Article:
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Slavery by Another Name

August 28, 2017

When I was asked to be on a panel discussing humanities and the liberal arts at my alma mater, I was excited and a little intimidated to discover that my fellow panelists will be a Pulitzer-prize-winning author and a former dean of the college. And what could a reader like me do except find a copy of the prize-winning book? This is why I recently read Slavery by Another Name: The Re-Enslavement of Black Americans from the Civil War to World War II by Douglas A. Blackmon.

Slavery by Another Name is a difficult book to read in that it describes all manner of inhumanity, but it is also so well-written that I couldn’t put it down. You know how people are always saying this or that work of history “reads like a novel”? I rarely find this to be true. This book, however, focuses on one historical character all the way through, and that gives it a bit of the suspense of a novel. We know what happens to the character, but we keep reading to find out why and how, as much as those questions can be answered.

The historical character is Green Cottenham, and his life is chosen to illustrate what happened to some of the babies born in freedom to former slaves, immediately after the Civil War ended in 1865:
“His voice, and that of millions of others, is almost entirely absent from the vast record of the era. Unlike the victims of the Jewish Holocaust, who were on the whole literate, comparatively wealthy, and positioned to record for history the horror that enveloped them, Cottenham and his peers had virtually no capacity to preserve their memories or document their destruction. The black population of the United States in 1900 was in the main destitute and illiterate. For the vast majority, no recordings, writings, images, or physical descriptions survive.”

To introduce the circumstances of Green’s life and death, the book’s focus widens a bit to a group of slave owners named Cottingham who lived in Shelby County, Alabama, and the many former slaves who called themselves by some variation of that last name. Blackmon, however, makes it clear that Shelby County is only one example of the many places in the south where black people were, virtually, re-enslaved by being sold (and often re-sold) into a gang of men used for manual labor from after the Civil War until the beginning of WWII.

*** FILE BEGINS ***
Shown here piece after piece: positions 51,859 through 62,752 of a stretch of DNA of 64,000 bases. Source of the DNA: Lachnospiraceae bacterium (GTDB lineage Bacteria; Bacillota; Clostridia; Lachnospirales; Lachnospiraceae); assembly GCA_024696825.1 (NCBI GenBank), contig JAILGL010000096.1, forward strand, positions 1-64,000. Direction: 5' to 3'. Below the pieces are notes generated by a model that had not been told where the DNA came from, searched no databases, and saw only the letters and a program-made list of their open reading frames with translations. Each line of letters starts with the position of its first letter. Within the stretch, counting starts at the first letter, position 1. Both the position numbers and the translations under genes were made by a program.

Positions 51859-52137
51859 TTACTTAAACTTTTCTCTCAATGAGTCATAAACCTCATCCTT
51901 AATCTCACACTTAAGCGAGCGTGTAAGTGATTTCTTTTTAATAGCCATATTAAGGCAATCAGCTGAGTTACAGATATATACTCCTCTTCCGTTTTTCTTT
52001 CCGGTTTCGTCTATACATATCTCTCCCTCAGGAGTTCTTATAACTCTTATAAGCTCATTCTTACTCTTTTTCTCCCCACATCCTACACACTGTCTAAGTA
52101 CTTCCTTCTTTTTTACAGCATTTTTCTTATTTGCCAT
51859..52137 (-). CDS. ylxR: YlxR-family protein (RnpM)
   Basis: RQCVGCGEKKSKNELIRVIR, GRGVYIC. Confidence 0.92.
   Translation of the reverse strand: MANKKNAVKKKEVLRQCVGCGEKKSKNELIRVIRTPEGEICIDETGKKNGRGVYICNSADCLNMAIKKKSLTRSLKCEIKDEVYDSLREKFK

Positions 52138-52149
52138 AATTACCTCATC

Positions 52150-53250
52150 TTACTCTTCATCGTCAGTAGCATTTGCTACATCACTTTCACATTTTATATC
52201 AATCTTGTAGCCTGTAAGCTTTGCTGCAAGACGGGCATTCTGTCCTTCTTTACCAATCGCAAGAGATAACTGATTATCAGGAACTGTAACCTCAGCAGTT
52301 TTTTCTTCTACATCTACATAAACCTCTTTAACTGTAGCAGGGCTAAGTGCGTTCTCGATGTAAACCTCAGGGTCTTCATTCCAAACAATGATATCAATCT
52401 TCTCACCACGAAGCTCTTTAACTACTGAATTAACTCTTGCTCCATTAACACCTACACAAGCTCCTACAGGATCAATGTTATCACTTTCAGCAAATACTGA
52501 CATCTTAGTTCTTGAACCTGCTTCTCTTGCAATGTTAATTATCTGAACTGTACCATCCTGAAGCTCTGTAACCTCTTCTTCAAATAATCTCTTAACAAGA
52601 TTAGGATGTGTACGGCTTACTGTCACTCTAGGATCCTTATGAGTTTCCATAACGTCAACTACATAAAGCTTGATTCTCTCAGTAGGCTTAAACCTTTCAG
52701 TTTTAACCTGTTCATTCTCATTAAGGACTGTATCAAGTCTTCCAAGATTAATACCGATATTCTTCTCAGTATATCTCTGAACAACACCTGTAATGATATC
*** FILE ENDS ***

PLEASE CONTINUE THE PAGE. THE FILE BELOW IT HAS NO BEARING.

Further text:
Blackmon traces the origins of these sales to the Civil War, presenting as an example one of Green’s ancestors, a slave named Scipio whose skilled labor was “lent” by his master to the Shelby Iron Works during the war:
“The extraordinary value of organizing a gang of slave men to quickly accomplish an arduous manual task—such as enlarging a mine and extracting its contents, or constructing railroads through the most inhospitable frontier regions—became obvious during the manpower shortages of wartime.
Critical to the success of this form of slavery was dispensing with any pretense of the mythology of the paternalistic agrarian slave owner Labor here was more akin to a source of fuel than an extension of a slave owner’s familial circle. Even on the harshest of family-operated antebellum farms, slave masters could not help but be at least marginally moved by the births, loves, and human affections that close contact with slave families inevitably manifested.
But in the setting of industrial slavery—where only strong young males and a tiny number of female “washerwomen” and cooks were acquired, and no semblance of family interaction was possible—slaves were assets to be expended like mules and equipment.”

Blackmon counters generalizations about the years immediately following the Civil War with facts. Although “most scholars of American history have accepted that the repressive legal measures and violence of the post-Civil-War era were the result, at least in part, of the lawless behavior of freed slaves,” he points out that “the reality of crime in the era, based on the actual arrest records of many counties in Alabama, Florida, and Georgia, is that true crime was almost trivial in most places.” For example, “In the Bibb County of January 1878, where African Americans still had the legal right to vote, the biggest criminal threat to the peace of the county was a band of Gypsies” and “in neighboring Shelby County, the arrest log of 1878 shows only twenty-one prisoners brought to jail for the year.”

But “all of that transformed as the value of leasing black convicts became more apparent.” By 1881, forty-five prisoners were in the Shelby County jail during the month of November, and it “stayed a busy place from then on. A month rarely passed in which there were fewer than twenty prisoners. Charges such as vagrancy, adultery, using obscene or abusive language, and obtaining goods under false pretenses suddenly became common, and were almost always filed against African Americans.”